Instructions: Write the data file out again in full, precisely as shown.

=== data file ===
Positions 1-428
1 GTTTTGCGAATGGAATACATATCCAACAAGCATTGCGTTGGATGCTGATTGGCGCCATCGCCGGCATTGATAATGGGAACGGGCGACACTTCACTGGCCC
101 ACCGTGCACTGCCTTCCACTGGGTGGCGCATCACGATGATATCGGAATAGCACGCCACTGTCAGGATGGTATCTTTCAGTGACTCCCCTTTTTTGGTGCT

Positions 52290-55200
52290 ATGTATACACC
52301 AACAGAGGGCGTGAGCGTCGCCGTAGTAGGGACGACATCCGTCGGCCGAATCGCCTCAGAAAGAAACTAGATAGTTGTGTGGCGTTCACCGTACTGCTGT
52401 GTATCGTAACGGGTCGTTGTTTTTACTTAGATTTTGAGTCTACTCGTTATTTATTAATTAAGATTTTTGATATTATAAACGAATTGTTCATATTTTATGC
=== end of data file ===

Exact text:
Positions 1-428
1 GTTTTGCGAATGGAATACATATCCAACAAGCATTGCGTTGGATGCTGATTGGCGCCATCGCCGGCATTGATAATGGGAACGGGCGACACTTCACTGGCCC
101 ACCGTGCACTGCCTTCCACTGGGTGGCGCATCACGATGATATCGGAATAGCACGCCACTGTCAGGATGGTATCTTTCAGTGACTCCCCTTTTTTGGTGCT

Positions 52290-55200
52290 ATGTATACACC
52301 AACAGAGGGCGTGAGCGTCGCCGTAGTAGGGACGACATCCGTCGGCCGAATCGCCTCAGAAAGAAACTAGATAGTTGTGTGGCGTTCACCGTACTGCTGT
52401 GTATCGTAACGGGTCGTTGTTTTTACTTAGATTTTGAGTCTACTCGTTATTTATTAATTAAGATTTTTGATATTATAAACGAATTGTTCATATTTTATGC